Philadelphia Eagles SHAKEDOWN

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Sep 19, 2013; Philadelphia, PA, USA; Philadelphia Eagles general manager Howie Roseman holds a football before the game against the Kansas City Chiefs at Lincoln Financial Field. Mandatory Credit: Kirby Lee-USA TODAY Sports

Philadelphia Eagles SHAKEDOWN: Howie Takes Over

On Wednesday, it was General Manager Howie Roseman who stepped up to the podium to make a simple announcement:

"“We thank Tom (Gamble) for his service over the past two seasons and wish him and his family the best as they move forward. I appreciate all Tom has done for our scouting department and our team.” – General Manager Howie Roseman"

An announcement. A simple parting of ways. But as the Philadelphia fan-base has come to learn over and over again, nothing is simple when it happens in Philadelphia. This announcement was no exception. It was not just a VP who was dismissed. Tom Gamble had become a trusted associate, a colleague who shared the same football passion as did Kelly. Describing Gamble as a “heck of a football guy” is about as high of an endorsement as Chip Kelly can give you. And yet, in the same discussion, when describing Roseman, Chip Kelly surgically limited that endorsement to the contract ability of Roseman to keep players in team friendly terms.

I appreciate all Tom has done for our scouting department and our team.” – General Manager Howie Roseman

But to say that the friction was solely between the GM and  head coach would be myopic.  As with any division, media reports during and after the Gamble announcement paint a picture of “Howie’s camp” and “Kelly’s camp”.    There were those who knew the reality of the Eagles inner workings.   The only survivor of the travesty of the 2012 4-12 season was general manager Howie Roseman, and those who followed suit.  That type of survival breeds loyalty, if only from the perspective of job-security.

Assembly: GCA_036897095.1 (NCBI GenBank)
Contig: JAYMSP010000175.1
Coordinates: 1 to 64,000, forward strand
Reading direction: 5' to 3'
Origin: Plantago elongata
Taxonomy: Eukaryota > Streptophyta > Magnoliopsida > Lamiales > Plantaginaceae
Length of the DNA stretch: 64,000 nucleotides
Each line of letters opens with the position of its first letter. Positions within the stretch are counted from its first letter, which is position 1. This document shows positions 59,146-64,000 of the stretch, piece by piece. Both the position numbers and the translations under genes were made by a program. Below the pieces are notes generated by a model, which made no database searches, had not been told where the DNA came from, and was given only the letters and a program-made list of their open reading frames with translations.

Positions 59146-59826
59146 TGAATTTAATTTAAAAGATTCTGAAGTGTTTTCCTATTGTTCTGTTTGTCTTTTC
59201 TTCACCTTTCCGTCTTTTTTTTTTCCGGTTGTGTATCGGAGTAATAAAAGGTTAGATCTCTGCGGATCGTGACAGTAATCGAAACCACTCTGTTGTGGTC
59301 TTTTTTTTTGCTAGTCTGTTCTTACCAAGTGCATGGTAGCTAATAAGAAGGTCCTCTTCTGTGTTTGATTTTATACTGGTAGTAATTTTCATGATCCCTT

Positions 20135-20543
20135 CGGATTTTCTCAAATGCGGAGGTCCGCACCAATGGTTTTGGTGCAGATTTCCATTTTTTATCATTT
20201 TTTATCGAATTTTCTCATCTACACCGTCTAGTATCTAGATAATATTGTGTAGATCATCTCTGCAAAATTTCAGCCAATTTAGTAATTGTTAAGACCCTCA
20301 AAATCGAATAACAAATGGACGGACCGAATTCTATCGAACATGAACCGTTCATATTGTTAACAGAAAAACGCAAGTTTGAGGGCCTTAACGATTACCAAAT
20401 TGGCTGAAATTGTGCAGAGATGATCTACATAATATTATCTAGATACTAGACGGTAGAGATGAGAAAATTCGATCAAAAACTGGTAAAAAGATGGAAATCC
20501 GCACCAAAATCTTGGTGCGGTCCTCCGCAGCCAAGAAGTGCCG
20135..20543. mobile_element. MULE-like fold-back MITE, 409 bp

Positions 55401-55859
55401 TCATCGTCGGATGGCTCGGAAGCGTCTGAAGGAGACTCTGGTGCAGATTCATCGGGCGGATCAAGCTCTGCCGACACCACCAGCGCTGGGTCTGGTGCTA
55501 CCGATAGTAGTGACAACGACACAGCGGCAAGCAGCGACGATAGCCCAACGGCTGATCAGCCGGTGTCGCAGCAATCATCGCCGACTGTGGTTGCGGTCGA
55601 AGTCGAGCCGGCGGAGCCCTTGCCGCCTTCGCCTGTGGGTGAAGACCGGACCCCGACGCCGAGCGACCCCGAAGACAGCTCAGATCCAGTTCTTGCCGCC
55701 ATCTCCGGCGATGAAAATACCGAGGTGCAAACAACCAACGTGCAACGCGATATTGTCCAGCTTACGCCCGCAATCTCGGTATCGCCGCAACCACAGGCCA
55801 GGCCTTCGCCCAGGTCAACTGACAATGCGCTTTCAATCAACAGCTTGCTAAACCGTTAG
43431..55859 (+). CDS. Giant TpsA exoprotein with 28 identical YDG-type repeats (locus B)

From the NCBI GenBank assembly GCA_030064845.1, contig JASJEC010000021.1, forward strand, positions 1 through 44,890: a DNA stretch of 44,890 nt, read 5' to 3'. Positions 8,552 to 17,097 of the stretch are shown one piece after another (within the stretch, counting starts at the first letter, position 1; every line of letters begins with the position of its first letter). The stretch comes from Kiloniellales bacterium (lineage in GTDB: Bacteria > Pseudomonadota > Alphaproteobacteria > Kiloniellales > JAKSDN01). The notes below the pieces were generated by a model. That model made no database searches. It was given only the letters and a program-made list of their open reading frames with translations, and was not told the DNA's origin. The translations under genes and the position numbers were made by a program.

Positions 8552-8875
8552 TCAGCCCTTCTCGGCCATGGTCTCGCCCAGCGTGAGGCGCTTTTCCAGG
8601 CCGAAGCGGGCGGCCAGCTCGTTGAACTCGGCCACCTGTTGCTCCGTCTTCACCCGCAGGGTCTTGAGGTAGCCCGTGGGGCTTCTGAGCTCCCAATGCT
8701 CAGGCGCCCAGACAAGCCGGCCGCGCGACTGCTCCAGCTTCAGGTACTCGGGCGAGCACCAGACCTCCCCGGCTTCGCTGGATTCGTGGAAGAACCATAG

But in the signing of head coach Chip Kelly, a different camp arrived.  Kelly, despite all reports of innovation and extravagance, was a logical and methodical man.  He did things because they were the right thing to do.  If you could justify a good reason, he listened.  And into the maelstrom of “follow the leader” plummeted this type of thinking.  A larger factor in shaping events to come was the historian aspect of Kelly.  He knew football’s past and present.   He is a football guy who talks football and loves football.  And so, his association with Tom Gamble was more than just a golf partner nor a fourth for Friday night poker games.  They shared a passion, a common language.

And so, when the announcement was made by Howie Roseman that “heckuva football guys” were no longer welcome in the Philadelphia Eagles organization, that struck a nerve.   Winning is more than a final score.  Winning is a culture, a mood.   Winning on a Chip Kelly coached team is the belief that your team is better than the team you will face, and the game is simply acting out that belief.